The Copper State posted a record handle of nearly $563.7 million, becoming the ninth state in the post-PASPA era with at least one monthly handle of one-half billion dollars along with New York, New Jersey, Nevada, Illinois, Pennsylvania, Indiana, Colorado, and Michigan. Arizona was the fourth state to hit the benchmark for the first time in January. The others were New York, with its successful mobile launch, and Colorado and Indiana.
Arizona also needed just fifth months of wagering to surpass $2 billion in all-time handle, becoming the 12th state to reach that benchmark and the fastest to it. January’s handle was a 12.9% increase from December’s short-lived standard of $499.2 million, as the state cleared $450 million in bets for the fourth time in as many full months of wagering.
The state’s two retail and 12 mobile sportsbooks combined to generate $40.5 million in gross revenue, a 5% increase from the $38.6 million to close out 2021. Promotional credits were again in widespread use, totaling close to $20.9 million. Operators have lavished close to $118 million in such offers since launch.
The state was able to tax adjusted revenue totaling $19.6 million, which resulted in nearly $2 million worth of tax receipts. Sports wagering has generated $7.9 million in taxes for Arizona since launch, with the state eligible to tax just over 40% of the $197.3 million in gross revenue generated.
Arizona’s report concluded a record-smashing January for the sports betting industry, with more than $9.8 billion in wagers accepted to open 2022. It was more than double the $4.4 billion handle from January 2021, as this year’s number was notably enhanced by New York’s digital entrance and easily outpaced the previous national record of more than $7.5 billion set in October.
The Empire State’s 51% tax rate on operator revenue also contributed to a record national monthly state tax haul of $128.6 million, with New York accounting for just shy of half that total with close to $63.4 million. The national win rate for January was 6.6%, which resulted in nearly $648 million in gross operator revenue. That was well short of the record of $723.3 million set last November when the win rate was more than 3 full percentage points higher and the handle was more than $2.4 billion lower.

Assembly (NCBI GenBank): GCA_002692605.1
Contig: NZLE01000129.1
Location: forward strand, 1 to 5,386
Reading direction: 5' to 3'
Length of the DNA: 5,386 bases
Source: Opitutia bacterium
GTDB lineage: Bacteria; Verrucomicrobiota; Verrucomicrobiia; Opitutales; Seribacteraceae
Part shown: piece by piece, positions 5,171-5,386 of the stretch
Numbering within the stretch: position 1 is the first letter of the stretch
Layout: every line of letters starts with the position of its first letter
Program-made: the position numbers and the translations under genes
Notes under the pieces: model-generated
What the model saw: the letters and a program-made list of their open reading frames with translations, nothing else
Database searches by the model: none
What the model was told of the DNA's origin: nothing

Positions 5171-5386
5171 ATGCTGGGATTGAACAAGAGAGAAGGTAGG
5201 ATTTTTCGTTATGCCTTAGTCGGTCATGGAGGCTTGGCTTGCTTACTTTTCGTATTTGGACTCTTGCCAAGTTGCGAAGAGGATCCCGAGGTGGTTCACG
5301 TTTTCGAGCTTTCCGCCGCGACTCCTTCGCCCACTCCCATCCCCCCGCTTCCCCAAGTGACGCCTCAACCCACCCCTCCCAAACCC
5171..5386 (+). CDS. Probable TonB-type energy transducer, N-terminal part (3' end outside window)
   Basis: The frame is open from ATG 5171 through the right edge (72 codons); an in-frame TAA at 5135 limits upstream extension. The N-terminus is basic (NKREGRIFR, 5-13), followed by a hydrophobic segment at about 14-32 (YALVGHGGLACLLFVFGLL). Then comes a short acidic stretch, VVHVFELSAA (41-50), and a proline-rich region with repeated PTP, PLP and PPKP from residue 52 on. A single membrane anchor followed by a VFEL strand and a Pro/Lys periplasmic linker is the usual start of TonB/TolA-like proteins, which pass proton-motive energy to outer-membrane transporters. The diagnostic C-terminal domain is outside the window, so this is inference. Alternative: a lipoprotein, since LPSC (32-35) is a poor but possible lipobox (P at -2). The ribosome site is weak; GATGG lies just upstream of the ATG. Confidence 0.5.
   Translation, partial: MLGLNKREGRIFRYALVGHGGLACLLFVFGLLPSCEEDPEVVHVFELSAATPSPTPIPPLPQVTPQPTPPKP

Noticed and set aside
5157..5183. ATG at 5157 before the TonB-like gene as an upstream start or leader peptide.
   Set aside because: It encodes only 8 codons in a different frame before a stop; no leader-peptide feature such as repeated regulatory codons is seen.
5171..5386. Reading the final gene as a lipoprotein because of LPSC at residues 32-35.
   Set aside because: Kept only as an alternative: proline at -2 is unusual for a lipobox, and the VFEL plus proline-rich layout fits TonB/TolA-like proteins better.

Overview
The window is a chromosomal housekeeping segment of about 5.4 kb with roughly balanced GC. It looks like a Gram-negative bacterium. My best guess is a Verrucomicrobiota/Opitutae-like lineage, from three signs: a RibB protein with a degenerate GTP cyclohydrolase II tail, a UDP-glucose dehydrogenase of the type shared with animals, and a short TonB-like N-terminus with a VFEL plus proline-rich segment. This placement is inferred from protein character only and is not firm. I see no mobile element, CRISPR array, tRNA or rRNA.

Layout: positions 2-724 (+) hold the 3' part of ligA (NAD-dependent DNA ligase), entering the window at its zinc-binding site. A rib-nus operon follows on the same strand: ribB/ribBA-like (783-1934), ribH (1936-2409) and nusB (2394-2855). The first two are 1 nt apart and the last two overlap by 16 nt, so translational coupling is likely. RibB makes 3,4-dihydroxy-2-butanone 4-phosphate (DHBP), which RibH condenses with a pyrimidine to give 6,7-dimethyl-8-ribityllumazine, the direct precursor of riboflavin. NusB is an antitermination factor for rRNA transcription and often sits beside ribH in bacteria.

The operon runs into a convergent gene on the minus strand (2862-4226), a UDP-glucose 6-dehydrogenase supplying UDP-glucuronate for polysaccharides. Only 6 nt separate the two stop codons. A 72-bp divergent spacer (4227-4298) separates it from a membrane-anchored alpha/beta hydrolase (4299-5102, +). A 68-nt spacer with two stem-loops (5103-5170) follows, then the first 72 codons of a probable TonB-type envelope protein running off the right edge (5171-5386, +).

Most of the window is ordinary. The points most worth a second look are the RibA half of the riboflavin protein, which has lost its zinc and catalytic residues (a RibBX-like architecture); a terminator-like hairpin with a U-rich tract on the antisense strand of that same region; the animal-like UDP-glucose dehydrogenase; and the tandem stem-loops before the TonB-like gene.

DraftKings, FanDuel, BetMGM continue at top
Handle: $563,694,591 (#1)
GGR: $40,509,947 (#2)
GGR Win Rate: 7.19% (#5)
AGR: $19,622,351 (#2)
AGR Win Rate: 3.48% (#2)
— Chris Altruda (@AlTruda73) April 1, 2022
Arizona’s sports betting scene continued to be dominated by DraftKings, FanDuel, and BetMGM, as the trio accounted for nearly 80% of the $558.7 million mobile and online handle in January. All three also reached eight figures in gross revenue for the month, but FanDuel spent the least on promotions among the group, which resulted in it having the top adjusted operator revenue of nearly $8 million.
Conversely, BetMGM accounted for more than 41% of the overall promotional credits provided by state operators with more than $8.6 million, which swung its revenue total from nearly $10.7 million gross to barely more than $2 million adjusted. BetMGM has reported close to $35 million in promotional credits since launch, the most of any mobile operator in the state.
DraftKings is right behind BetMGM with $34.7 million in overall promotional spend, but more than one-third of that total — $12.5 million — came last September. It still reported more than $4.8 million in promotional credits for January, resulting in adjusted revenue totaling nearly $6.7 million.
Caesars, Barstool, and WynnBET were the other notable players in January, rounding out the operators who posted handles reaching eight figures. Caesars continues to be a clear-cut fourth in Arizona, with its $72.4 million in wagers about $1.5 million shy of matching its all-time high in December.
Barstool neared the $100 million mark in overall handle in the state after accepting $21.4 million in wagers, while Wynn slid further from its peak of $20.7 million in November, reporting close to $12.8 million in bets for January.
In their first full month of operation in Arizona, SuperBook cleared $1 million in handle, while Fubo had less than half that total. SaharaBets, which began accepting online wagers in January, took close to $63,000 in wagers and just missed breaking even as bettors came out $490 ahead.